Julian Spector at CityLab: “The three dozen inspectors at the Chicago Department of Public Health scrutinize 16,000 eating establishments to protect diners from gut-bombing food sickness. Some of those pose more of a health risk than others; approximately 15 percent of inspections catch a critical violation.
For years, Chicago, like most every city in the U.S., scheduled these inspections by going down the complete list of food vendors and making sure they all had a visit in the mandated timeframe. That process ensured that everyone got inspected, but not that the most likely health code violators got inspected first. And speed matters in this case. Every day that unsanitary vendors serve food is a new chance for diners to get violently ill, paying in time, pain, and medical expenses.
That’s why, in 2014, Chicago’s Department of Innovation and Technology started sifting through publicly available city data and built an algorithm to predict which restaurants were most likely to be in violation of health codes, based on the characteristics of previously recorded violations. The program generated a ranked list of which establishments the inspectors should look at first. The project is notable not just because it worked—the algorithm identified violations significantly earlier than business as usual did—but because the team made it as easy as possible for other cities to replicate the approach.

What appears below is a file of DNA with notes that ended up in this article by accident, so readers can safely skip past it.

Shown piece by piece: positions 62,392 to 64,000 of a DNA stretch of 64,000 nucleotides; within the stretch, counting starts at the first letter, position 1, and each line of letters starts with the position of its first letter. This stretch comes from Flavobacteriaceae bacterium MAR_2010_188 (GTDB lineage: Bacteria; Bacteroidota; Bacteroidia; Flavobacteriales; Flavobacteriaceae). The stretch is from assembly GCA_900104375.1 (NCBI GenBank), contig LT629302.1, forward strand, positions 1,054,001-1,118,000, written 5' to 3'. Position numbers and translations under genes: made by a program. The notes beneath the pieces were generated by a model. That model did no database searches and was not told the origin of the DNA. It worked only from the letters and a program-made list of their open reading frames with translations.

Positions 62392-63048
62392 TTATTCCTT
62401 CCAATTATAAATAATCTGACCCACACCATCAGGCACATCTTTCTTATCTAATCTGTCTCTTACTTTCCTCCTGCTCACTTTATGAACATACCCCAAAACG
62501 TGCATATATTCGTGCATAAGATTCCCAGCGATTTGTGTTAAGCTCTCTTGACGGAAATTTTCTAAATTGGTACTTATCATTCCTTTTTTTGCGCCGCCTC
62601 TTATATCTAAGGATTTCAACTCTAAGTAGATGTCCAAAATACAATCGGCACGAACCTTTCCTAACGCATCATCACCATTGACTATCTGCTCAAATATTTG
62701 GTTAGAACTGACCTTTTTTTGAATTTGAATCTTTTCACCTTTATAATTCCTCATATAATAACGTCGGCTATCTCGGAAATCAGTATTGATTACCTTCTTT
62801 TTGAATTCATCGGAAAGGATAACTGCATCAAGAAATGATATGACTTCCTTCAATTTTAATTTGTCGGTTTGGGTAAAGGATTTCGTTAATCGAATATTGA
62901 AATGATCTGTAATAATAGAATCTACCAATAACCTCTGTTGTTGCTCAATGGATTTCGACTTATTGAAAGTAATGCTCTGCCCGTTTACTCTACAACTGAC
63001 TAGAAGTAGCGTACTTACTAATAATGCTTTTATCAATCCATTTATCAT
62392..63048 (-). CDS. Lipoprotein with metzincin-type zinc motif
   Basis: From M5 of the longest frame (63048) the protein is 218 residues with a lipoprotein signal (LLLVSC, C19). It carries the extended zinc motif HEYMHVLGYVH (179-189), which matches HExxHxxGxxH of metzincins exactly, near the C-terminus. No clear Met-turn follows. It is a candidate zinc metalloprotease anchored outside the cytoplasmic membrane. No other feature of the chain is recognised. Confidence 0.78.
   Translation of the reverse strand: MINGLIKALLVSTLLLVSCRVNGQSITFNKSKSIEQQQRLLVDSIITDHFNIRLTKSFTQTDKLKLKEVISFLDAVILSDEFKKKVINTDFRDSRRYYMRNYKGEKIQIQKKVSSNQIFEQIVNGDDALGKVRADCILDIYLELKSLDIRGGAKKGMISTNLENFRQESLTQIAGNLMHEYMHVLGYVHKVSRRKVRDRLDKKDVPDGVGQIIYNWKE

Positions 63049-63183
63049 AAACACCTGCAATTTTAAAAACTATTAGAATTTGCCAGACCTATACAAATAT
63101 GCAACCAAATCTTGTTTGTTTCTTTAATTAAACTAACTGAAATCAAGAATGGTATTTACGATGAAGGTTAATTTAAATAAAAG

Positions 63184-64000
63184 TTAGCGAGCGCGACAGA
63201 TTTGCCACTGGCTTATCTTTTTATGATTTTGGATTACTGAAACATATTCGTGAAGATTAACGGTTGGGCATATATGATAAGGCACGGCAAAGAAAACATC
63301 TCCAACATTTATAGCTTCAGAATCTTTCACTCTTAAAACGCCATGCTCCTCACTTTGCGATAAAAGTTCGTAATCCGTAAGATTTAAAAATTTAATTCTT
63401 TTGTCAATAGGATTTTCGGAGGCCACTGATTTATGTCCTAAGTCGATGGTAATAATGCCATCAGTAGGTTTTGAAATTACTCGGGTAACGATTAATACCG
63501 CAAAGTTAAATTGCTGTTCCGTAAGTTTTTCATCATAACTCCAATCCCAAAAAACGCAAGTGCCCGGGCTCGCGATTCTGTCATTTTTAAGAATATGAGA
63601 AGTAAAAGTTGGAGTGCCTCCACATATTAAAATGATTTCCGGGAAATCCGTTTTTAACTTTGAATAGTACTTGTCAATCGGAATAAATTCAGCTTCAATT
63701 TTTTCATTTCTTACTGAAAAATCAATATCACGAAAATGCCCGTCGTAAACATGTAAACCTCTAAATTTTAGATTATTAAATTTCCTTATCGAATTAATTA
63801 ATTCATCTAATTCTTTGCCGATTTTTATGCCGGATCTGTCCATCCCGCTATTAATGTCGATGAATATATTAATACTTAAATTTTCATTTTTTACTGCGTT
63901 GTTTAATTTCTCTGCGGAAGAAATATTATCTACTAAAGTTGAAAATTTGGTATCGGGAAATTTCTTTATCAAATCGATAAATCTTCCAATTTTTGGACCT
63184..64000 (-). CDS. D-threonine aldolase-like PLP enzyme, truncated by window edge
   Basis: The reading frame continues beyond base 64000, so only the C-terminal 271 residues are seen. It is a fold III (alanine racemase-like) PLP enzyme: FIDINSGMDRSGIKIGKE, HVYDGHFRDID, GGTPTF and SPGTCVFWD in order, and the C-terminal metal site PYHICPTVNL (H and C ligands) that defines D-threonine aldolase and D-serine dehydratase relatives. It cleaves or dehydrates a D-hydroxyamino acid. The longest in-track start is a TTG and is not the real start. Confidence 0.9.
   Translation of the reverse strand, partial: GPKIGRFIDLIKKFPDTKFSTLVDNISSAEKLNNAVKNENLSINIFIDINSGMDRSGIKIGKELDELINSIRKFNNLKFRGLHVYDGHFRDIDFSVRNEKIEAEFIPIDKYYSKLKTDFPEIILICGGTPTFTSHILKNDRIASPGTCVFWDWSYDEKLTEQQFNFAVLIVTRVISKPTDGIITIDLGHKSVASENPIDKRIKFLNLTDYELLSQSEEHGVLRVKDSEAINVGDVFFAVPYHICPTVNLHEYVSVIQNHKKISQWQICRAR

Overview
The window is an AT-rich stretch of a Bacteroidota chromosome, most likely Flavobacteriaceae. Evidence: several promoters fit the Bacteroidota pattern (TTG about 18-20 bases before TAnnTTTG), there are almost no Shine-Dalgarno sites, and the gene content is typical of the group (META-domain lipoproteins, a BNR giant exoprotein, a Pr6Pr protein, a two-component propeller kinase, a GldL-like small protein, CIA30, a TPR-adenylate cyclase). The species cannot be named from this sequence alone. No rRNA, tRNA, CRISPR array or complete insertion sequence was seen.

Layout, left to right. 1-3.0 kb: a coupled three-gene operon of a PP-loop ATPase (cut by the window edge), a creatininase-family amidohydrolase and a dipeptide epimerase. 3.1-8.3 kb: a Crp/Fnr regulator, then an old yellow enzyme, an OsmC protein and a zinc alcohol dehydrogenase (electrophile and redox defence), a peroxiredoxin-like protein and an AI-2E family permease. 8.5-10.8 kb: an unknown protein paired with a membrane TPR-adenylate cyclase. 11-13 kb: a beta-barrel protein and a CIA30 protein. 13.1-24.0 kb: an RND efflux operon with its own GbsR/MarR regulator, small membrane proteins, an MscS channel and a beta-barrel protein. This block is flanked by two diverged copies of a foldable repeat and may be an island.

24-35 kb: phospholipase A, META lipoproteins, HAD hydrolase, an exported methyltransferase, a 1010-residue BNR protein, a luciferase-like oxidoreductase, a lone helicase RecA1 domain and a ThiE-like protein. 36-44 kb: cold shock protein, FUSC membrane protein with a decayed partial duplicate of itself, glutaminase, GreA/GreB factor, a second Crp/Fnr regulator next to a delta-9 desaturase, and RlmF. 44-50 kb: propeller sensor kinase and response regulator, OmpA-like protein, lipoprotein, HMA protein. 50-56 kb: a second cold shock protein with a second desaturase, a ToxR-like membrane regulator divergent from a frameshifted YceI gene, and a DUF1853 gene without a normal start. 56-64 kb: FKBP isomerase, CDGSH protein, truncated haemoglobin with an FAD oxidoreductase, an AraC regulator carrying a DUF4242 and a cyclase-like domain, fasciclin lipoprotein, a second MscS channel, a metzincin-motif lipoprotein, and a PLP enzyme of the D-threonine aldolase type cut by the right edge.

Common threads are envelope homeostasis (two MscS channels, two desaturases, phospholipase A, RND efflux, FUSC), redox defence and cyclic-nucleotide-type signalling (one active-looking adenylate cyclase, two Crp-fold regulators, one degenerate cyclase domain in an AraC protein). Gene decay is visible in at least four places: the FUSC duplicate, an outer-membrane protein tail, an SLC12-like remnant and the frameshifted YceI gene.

And yet, more than a year after Chicago published its code, only one local government, in metro D.C., has tried to do the same thing. All cities face the challenge of keeping their food safe and therefore have much to gain from this data program. The challenge, then, isn’t just to design data solutions that work, but to do so in a way that facilitates sharing them with other cities. The Chicago example reveals the obstacles that might prevent a good urban solution from spreading to other cities, but also how to overcome them….(More)”